Tuesday, January 31, 2012

oh my Carolina...

I went to the SC Military Museum last year with my mom and Nanny as part of a DAR meeting. I wasn’t super excited to be going but I wanted to support my mom and Nanny so I went.

It was actually really awesome and our tour guide, Buddy, was fantastic. Buddy is the curator and those little old ladies held on to every word he said! I learned so many new things and had a few facts set straight. For example- our state flag…
Did you know that the crescent moon in the SC state flag was not originally meant to be a moon??? (I know hold your shock in! I will explain!) It actually originated from a piece of armor known as a gorget. British officers wore the gorget as a ceremonial ornament and it was placed over the heart area. The crescent symbol is also found on the front of the hats of SC troops in the Revolutionary War. Gorgets were eventually discontinued but the design of the crescent was still used as a unit symbol and inspired the design of the first unit flags.

Col. Moultrie was asked to designed the first flag in 1775. Here's what they got:

The palmetto wasn't added till 1861! The palmetto tree was added to symbolize Col. Moultrie’s heroic defense with the palmetto-log fort against the British.

I didn’t know that!!! Wasn't in my SC History class in school! I just assumed, with many others, that it was the moon (the Carolina moon shining down… type thing, ya know?).
There is also a Medal of Honor display inside the museum, showcasing MoH recipients from South Carolina. Photographs of the recipients, along with a brief biography, line the wall. I cannot tell you how humbling it was to stand there and be able to acknowledge these brave South Carolinians.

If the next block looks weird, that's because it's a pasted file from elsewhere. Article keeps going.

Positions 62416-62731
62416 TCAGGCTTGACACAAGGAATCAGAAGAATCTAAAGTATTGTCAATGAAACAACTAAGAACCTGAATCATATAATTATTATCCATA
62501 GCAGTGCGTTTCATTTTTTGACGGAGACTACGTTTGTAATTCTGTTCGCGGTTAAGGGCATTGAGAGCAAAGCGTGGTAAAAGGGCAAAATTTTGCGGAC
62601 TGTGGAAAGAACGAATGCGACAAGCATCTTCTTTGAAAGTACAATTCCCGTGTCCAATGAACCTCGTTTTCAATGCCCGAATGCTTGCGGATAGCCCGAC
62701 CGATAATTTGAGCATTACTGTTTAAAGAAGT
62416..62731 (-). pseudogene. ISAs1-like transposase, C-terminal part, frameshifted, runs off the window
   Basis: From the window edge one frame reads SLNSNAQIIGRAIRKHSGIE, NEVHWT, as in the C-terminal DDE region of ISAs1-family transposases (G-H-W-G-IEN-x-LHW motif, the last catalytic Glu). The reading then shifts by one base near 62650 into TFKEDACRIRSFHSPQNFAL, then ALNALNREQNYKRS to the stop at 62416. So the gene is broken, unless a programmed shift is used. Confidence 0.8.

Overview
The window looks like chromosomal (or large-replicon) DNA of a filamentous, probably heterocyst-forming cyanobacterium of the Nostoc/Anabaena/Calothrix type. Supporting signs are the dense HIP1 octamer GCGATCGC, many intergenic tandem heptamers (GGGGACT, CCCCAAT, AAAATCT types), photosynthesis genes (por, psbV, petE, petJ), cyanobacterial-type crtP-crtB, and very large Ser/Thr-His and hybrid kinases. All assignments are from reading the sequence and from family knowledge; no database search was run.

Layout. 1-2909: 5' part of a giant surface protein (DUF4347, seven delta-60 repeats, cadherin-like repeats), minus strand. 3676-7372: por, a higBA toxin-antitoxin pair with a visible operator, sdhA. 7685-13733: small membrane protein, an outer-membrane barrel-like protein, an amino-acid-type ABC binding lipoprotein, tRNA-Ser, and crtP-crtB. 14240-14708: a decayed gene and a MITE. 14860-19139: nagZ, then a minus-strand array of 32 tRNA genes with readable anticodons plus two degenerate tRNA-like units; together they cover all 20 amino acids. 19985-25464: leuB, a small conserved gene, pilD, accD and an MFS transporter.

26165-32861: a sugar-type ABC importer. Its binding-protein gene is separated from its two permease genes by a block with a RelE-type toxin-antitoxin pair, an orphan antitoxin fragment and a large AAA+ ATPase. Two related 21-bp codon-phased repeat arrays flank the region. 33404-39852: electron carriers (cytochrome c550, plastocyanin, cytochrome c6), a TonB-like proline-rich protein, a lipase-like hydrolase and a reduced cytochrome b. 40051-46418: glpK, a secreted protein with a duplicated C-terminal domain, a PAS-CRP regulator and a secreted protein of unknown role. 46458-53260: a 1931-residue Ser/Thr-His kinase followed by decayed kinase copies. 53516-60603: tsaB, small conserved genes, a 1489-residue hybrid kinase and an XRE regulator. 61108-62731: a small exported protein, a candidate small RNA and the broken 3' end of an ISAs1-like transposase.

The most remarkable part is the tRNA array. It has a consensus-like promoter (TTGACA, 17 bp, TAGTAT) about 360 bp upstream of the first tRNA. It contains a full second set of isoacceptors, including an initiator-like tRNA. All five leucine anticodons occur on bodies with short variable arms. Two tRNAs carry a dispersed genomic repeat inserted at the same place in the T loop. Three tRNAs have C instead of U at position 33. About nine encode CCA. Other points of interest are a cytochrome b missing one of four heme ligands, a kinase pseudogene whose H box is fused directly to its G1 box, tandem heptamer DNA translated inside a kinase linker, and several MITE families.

The museum has uniforms from different eras as well as a huge assortment of firearms and military vehicles. They have a section dedicated to Melvin Purvis and  Captain Peter Mason (sorry, it's a Wiki link. There isn't much on the internet about top-secret, covert, highly skilled assassins ya know?!).

Purvis, a SC Native and USC grad, was an FBI agent and was with the team that took down the infamous bank robber John Dillinger.

Mason was an assassin that literally had a license to kill issued to him by the British government. His life, experience, and knowledge were used as the inspiration for the 007 movies. They have some of his spy gear, including a spy camera (I have one that is similar!!), umbrella with a cap laced with a poisonous needle, and “trick” guns (a cigarette lighter that’s really a gun).

I'm telling you- it was super cool. You should check it out! It’s free (BUT leave a donation if you can! We need to preserve our history!) and if you are a South Carolinian you will enjoy the history lesson! It's on Bluff Road (kinda near the stadium).

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